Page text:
Just before this issue was wrapped up, I learned about Light’s installation One Hundred Suns at the UC Berkeley campus: one hundred government photos of US nuclear tests from the years these were being conducted above ground. Printed on 3’ x 3’ squares of canvas and pegged into the ground, images of atomic fireballs stretched out for 345 feet along a walkway just north of UC’s main library. Because of the university’s unique relationship to the development of these weapons, the installation plays on a web of shadowy undertones, but standing there, I couldn’t quite understand how I felt about these beautiful images of destruction. The layers were too complex, and then there’s the inundation of charged imagery we all endure with its relentless manipulation of desire and constant dissimulation. Standing there, I felt my distance from these images as I moved from one to the next. Yet these photos were not lies, not some corporate advertising strategy. These images are a call to consider what seems too large to consider.
Originally published as a limited edition artist’s book, each photo is accompanied by text citing the particulars of each explosion, the type of weapon tested, its deployment, etc. As I moved along reading, what began to strike me was the small size of many of the weapons, all of them nuclear. The first atomic bombs were massive. “Little Boy,” dropped on Hiroshima, weighed 9,700 pounds and exploded with the destructive force of twelve and a half thousand tons of TNT. But as I moved along reading, I noticed, for instance, “Hood,” which was detonated in July of 1957 with a force of 74,000 tons, six times that of “Little Boy.” Hood weighted 383 pounds. “Wheeler,” I read, was detonated September 6 1957, a 158-pound nuclear weapon. Eventually I came to “Little Feller” which, at a mere fifty pounds, was suitable for use by individual soldiers with shoulder-mounted rocket launchers. This was over forty years ago. According to Richard Rhodes, “a modern nuclear artillery shell packs the destructive force of the Hiroshima bomb.”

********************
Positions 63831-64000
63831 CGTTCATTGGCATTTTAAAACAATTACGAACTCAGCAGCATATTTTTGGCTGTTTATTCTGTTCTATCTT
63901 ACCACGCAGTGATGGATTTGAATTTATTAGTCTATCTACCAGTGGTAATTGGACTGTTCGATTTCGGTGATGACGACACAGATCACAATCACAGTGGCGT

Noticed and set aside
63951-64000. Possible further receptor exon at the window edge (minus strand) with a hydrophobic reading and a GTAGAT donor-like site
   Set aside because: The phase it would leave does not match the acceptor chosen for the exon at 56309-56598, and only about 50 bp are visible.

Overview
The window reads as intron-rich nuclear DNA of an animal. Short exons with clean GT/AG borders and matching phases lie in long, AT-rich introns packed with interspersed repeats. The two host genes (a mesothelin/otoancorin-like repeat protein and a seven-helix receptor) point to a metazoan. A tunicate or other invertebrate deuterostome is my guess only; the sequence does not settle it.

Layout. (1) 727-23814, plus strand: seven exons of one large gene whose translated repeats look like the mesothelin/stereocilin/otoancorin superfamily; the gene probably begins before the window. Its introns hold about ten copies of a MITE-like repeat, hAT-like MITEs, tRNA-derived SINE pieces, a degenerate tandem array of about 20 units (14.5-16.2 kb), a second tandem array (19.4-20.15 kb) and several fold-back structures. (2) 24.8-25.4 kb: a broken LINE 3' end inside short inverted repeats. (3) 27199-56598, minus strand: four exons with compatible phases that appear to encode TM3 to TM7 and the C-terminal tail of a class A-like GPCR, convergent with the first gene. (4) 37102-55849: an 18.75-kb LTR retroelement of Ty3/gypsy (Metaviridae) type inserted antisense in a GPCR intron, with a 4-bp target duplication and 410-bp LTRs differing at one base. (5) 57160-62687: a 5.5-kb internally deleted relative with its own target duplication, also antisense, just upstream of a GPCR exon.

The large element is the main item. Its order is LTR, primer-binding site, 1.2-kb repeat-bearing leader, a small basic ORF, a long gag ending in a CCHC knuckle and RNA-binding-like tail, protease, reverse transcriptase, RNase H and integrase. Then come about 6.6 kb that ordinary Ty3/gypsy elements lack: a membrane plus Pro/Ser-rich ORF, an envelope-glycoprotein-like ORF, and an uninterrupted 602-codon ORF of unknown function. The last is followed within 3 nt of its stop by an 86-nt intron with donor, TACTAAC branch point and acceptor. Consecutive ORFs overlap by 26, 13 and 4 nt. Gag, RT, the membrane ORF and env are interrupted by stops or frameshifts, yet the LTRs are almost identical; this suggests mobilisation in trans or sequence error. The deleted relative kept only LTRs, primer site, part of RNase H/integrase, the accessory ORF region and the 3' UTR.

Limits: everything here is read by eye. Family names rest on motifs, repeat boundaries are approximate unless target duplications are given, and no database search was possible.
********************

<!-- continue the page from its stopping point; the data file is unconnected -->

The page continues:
One can’t help wondering what other “advances” have been made. Although the first deliverable H-bomb weighed 21 tons, in all likelihood lightweight thermonuclear weapons also exist.
Many students were stopping while others paid no attention as they made their way to and from classes. I understood. Maybe it was just another assault in the media spectacle, or even another good cause competing for a share of mental territory. One thing was sure, stopping to look could only be disturbing.—RW
Richard Whittaker is the founder of works & conversations magazine.
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